Lack of an overriding message in 2014 speeded the Democratic Party down the path to their losses. Now Debbie Wasserman Schultz (D-FL) Chair of the DNC is asking people what they think went wrong. The question could be taken more seriously if she wasn't asking for more money at the same time. Senator Chuck Schumer (D-NY) suggests the fight for the Affordable Care Act came at the wrong time and we should have done more for the middle-class when Democrats controlled the Congress. This is humorous coming from one of the biggest advocates for banks and hedge fund CEOs in Congress.
The after-the-fact criticisms and recriminations are coming fast and furious from those who could have made a difference if they spoke up and did something earlier. The President didn't help by delaying his immigration Executive Order (EO) until after the election because some Democrats were afraid it would hurt Southern Democratic Senators up for reelection. Turned out they all lost anyway and so did the candidates who could have benefited from an EO like Charlie Christ in Florida and Senator Mark Udall in his Colorado reelection campaign.
While Democrats debate the lack of a message and fight over what it should have been they forget one major point; it is the Presidential candidate who sets the Party message in Presidential election years. For Democrats in 2016 most are betting that will be Hillary Rodham Clinton. Republicans control Congress for the next two years so Democrats there will be playing defense. It will be up to the Presidential candidate to enunciate for the electorate what will be different beginning on January 20, 2017. In the interim a strong President Obama can continue to make bold moves like his EO on immigration which was recently compared to Lincoln issuing the Emancipation Proclamation in a well written Huffington Post piece by Lincoln scholar Harold Holzer.
Clinton said her decision on whether to run will be made in the beginning of 2015. She has repeatedly said it is dependent on her determining what her message to the voters will be and what she believes she can accomplish as President. If and when she announces we will hear the message of the Party for 2016. It may be refined in primary debates but Hillary has a record on which to run and it includes fighting for equality, both political and economic; and advocating for a strong defense of democracy around the world. We can be fairly certain that won't change. Her message in 2016 will include how she believes a Clinton presidency will move the nation forward and accomplish the goals she has fought for all her life.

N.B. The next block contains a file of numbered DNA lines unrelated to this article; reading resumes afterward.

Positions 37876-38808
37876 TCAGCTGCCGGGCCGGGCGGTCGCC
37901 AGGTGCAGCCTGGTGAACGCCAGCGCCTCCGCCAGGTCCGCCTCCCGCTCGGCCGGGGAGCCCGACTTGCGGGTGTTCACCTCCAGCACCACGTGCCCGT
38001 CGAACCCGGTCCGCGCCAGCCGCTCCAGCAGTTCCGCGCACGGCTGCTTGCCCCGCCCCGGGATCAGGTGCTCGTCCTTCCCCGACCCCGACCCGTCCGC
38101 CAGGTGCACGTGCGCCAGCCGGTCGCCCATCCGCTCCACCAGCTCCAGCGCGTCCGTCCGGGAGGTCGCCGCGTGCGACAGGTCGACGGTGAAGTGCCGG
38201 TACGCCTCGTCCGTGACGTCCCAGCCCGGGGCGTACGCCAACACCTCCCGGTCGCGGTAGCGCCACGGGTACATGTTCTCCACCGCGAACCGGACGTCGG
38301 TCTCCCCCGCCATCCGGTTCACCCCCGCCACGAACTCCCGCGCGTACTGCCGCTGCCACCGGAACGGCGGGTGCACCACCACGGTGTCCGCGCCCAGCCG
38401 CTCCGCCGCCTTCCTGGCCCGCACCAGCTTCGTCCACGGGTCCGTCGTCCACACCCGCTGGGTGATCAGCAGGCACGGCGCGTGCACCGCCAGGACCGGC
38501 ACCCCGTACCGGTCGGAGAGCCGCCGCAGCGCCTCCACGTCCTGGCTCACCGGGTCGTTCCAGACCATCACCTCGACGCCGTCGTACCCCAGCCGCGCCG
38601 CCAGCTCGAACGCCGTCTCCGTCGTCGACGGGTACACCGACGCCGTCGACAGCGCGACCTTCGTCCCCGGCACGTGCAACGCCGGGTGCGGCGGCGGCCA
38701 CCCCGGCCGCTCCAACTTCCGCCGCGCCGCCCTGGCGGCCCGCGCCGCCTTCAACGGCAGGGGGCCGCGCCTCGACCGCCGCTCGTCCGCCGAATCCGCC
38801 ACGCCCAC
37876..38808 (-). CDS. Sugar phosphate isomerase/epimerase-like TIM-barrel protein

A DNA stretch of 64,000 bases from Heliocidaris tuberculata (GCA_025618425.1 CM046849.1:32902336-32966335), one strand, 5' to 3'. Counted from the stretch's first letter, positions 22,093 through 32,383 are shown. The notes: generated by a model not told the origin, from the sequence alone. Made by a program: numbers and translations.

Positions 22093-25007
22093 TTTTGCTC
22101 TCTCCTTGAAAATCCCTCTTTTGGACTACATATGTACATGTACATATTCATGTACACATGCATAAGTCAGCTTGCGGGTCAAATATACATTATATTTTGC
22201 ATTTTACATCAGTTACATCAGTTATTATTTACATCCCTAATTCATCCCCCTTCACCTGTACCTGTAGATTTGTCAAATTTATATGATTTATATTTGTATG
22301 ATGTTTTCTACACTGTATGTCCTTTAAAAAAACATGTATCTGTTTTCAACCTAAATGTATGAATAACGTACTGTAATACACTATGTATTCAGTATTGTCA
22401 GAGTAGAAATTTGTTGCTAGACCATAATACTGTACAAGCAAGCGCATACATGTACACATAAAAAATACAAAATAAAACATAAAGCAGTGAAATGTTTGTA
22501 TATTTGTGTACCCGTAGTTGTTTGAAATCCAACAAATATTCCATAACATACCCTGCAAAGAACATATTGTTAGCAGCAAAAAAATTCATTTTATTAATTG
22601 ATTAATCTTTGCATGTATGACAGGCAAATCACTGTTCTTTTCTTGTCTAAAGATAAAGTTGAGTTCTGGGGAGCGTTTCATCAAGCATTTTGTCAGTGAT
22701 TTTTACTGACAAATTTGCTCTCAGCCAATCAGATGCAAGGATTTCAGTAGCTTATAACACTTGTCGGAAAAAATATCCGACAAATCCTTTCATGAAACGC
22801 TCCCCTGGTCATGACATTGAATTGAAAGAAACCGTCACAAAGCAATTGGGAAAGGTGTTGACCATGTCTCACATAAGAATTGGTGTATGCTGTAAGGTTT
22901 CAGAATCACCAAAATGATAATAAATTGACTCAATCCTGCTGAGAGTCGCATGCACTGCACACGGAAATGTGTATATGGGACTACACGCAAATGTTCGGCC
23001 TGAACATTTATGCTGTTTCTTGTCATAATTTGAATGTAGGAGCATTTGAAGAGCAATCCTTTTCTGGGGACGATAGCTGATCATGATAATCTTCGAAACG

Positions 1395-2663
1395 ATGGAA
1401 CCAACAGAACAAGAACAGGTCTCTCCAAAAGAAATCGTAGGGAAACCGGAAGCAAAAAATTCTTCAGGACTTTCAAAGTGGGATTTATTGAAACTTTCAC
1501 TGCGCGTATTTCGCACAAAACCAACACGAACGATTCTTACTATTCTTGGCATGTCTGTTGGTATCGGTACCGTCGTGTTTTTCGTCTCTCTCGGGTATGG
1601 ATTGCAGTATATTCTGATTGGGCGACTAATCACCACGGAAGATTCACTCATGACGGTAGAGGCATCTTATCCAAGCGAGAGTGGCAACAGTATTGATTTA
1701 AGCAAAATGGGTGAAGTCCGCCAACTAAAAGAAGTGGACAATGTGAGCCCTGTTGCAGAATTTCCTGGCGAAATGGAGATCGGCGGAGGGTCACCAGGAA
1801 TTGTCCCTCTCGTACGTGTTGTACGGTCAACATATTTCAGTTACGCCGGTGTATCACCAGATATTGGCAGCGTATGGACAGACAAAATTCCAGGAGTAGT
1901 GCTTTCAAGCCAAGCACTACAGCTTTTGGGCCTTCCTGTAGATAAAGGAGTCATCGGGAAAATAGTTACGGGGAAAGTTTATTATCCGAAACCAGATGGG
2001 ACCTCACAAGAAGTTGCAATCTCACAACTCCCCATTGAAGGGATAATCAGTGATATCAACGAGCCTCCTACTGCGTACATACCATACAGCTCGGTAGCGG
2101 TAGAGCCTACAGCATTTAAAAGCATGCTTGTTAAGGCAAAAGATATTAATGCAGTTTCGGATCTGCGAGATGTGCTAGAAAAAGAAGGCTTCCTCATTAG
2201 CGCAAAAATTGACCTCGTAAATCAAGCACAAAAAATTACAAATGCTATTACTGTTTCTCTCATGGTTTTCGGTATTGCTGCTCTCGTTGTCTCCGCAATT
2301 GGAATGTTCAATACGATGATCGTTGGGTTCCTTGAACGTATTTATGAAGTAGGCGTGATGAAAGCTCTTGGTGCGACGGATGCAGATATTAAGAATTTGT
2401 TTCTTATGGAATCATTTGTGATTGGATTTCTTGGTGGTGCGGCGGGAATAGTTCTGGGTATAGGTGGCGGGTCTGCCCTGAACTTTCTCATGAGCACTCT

People tend to forget her life's work has been focused on the issues that all people care about. She worked for the Children's Defense Fund. In 1977 Hillary co-founded Arkansas Advocates for Children and Families and in 1978 she became the first female chair of the Legal Services Corporation. In 1983, then Governor Bill Clinton named Hillary to lead the Arkansas Education Standards Committee which improved the state's education system. As First Lady she courageously spoke out for women during the Beijing Woman's Conference criticizing the leadership of China. Hillary Clinton is not new to issues that speak to the needs of people including women, minorities, the middle-class, and millennials; the constituencies that Democrats will need to get to the polls. Her message, suggested in a previous column, will be broad based and speak to new economic opportunities for all. It is a message of fairness diametrically opposite to that being enunciated by the current Republican Party.
My advice to the Democratic Party is that they stop the recriminations and don't settle on a new message just yet. They need to stop eviscerating each other for the failures of 2014. Most Party leaders are actually on the same page and simply fighting around the edges. Schumer is a good guy and Bernie Sanders (I-VT) adds some good ideas. Elizabeth Warren (D-MA) recently became a member of the Senate leadership and speaks for the consumer with a message we should heed.
Yet none will be able to develop a complete message as ably as Hillary. A message that will resonate with the broad swath of voters the Party will need to win back the Senate and keep the Presidency. If the message is clear enough it could even help take back the House of Representatives though gerrymandering makes that hard to do. But let's not jump the gun on defining the message because we didn't have one in 2014 until we have our candidate for 2016.